Wednesday, 06 August 2014 14:31


How is Pepper made?

  • Latin Name:

    Piper nigrum

  • Growth:

    USDA Hardiness Zones 11b to 12

    Click here for USDA Hardiness Zone map.


    Pepper, the spice that accompanies salt at practically every meal, is made from peppercorns.  The peppercorns grow on perennial, woody, flowering, vines that bear small, red fruit known as drupes. The drupes are cooked briefly and dried to produce peppercorns.  Once ground they produce the most widely used spice in the world: Black pepper.  Green pepper comes from dried unripe fruit and white pepper is made from unripe fruit seeds.

    Peppercorn vines are native to southeast Asia and thrive in tropical climates. They take root easily where trailing stems make contact with the ground and can grow up 15 feet high on supporting trees, trellises or poles by means of aerial roots. Its leaves are oblong and arranged alternately along the stem. The flowers that produce the drupes grow in clusters on pendulous spikes, approximately 1 to 3 inches in length. A single stem bears 20 to 30 fruiting spikes, with each spike producing 50 or more drupes.

    Peppercorn plants require moist, well-drained soil and warm, humid conditions. They cannot tolerate temperatures that drop below 60 degrees Fahrenheit. In very warm, moist climates, peppercorn vines may be planted outdoors, in partial shade. In most regions of the United States, however, they are  grown in containers that are moved indoors during cold seasons.



  • Propagation:


    Peppercorn vines may be propagated by seed or from cuttings.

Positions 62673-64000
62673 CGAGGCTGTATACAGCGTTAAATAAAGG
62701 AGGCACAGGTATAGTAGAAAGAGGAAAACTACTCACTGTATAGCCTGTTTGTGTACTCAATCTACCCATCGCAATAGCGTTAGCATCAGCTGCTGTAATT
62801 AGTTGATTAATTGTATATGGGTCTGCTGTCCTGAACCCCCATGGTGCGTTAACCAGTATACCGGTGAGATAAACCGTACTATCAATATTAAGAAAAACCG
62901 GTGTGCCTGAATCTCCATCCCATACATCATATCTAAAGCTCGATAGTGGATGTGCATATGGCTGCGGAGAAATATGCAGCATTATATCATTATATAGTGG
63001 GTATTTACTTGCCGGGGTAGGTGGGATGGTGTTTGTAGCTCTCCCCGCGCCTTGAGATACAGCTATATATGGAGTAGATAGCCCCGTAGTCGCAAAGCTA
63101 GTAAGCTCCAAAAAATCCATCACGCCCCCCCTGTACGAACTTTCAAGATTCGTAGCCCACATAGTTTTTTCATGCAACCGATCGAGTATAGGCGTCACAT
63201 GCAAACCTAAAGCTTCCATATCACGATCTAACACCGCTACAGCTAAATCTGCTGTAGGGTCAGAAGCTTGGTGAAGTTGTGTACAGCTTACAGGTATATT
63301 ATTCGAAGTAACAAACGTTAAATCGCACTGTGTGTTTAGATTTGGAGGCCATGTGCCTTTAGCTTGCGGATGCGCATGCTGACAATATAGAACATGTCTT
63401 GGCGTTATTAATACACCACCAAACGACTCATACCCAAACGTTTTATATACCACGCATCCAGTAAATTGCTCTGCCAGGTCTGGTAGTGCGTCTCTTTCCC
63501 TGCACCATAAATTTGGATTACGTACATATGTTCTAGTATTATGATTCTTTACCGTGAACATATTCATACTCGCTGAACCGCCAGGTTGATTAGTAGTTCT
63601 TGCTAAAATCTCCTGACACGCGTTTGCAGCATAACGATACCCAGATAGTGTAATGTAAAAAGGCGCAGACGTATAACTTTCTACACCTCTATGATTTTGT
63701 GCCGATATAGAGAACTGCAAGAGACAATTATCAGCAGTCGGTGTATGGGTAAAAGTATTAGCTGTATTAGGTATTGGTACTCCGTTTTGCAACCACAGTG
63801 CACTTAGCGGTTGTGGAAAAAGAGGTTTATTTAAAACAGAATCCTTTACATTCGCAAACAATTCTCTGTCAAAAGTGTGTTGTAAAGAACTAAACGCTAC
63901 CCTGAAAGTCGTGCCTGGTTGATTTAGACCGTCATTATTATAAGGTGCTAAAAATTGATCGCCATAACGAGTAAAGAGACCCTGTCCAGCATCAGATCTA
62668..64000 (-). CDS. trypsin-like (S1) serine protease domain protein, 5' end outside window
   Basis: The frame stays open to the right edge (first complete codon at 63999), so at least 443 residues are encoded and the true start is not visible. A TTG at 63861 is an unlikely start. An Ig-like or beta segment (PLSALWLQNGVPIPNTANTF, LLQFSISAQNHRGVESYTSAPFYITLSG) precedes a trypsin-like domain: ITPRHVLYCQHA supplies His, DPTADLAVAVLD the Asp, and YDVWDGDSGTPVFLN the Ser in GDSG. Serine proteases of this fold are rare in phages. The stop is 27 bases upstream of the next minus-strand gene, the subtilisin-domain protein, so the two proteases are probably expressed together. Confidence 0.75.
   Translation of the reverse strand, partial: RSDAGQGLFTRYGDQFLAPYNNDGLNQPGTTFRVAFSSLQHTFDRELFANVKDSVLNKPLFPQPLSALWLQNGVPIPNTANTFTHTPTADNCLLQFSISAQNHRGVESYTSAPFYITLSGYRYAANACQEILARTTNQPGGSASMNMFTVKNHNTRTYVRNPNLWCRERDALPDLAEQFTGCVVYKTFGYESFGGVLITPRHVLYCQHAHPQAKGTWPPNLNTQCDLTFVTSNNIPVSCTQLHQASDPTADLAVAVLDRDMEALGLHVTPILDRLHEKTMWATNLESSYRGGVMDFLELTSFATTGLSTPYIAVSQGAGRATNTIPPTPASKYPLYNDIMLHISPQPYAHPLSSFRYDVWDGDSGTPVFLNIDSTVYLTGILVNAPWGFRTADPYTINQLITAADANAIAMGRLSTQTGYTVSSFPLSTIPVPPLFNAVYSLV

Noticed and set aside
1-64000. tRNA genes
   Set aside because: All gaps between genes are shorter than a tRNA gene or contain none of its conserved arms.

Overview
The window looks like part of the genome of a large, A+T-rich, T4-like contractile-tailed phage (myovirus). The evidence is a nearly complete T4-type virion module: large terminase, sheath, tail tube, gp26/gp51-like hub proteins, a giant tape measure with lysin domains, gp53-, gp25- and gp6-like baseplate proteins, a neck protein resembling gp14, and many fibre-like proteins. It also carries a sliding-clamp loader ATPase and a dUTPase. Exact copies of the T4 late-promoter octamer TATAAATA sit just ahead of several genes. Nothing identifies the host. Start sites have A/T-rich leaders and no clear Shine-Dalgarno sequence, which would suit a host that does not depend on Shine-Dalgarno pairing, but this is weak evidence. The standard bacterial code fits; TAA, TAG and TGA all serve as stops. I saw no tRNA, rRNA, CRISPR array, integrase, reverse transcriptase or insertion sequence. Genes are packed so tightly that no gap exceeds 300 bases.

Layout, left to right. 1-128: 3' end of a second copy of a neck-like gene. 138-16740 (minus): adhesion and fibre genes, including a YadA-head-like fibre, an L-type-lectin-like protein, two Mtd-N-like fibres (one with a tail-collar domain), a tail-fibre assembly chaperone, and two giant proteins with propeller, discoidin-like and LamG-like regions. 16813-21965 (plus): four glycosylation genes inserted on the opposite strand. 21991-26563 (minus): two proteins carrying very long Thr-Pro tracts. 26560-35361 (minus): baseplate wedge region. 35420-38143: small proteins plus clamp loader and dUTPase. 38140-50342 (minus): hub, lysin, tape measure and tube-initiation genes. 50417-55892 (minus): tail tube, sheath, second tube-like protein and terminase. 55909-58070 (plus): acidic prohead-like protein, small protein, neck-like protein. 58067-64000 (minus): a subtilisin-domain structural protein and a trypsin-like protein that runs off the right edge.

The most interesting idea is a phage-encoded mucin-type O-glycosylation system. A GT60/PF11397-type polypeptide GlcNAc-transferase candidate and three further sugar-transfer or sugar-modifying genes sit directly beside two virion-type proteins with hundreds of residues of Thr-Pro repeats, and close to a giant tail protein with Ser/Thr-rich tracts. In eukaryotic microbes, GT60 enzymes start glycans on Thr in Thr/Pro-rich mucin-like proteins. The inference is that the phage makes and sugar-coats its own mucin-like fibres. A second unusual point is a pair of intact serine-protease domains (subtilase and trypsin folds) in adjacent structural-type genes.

To propagate by seed, seeds are soaked overnight to soften seed coats. They are then planted ¼ inch deep in well-drained soil, spaced approximately three inches apart.  Temperature needs to be maintained at 75  to 85 degrees Fahrenheit to promote germination which takes approximately 45 days. Soil is kept moist to prevent seeds from drying out, and transplanted to larger pots as the plant grows.

    The peppercorn vine can also be propagated from cuttings, approximately 15 to 20 inches long. The vines root easily when they come in contact with moist, well fertilized soil, and cuttings can be tied to trees or trellises placed approximately five feet apart. Pepper plants will climb more easily on trees that have rough bark. Plant roots are covered with leafy mulch to help maintain moisture.

  • Harvest:


    Peppercorn plants take 3 to 4 years after planting before the first fruit is harvested. They are most productive when approximately 8 years old but may continue bearing for up to 30 years. They first produce white or yellow flowers during the spring and summer which then form clusters of green drupes that eventually ripen into a deep red color.

    Peppercorn is generally harvested just as it reaches the red phase. The drupes grow in clusters of 50 or more berries on spikes along the stem and are easily separated from the plant. The process that occurs following the drupes’ removal from the plant dictates what type of spice will be produced.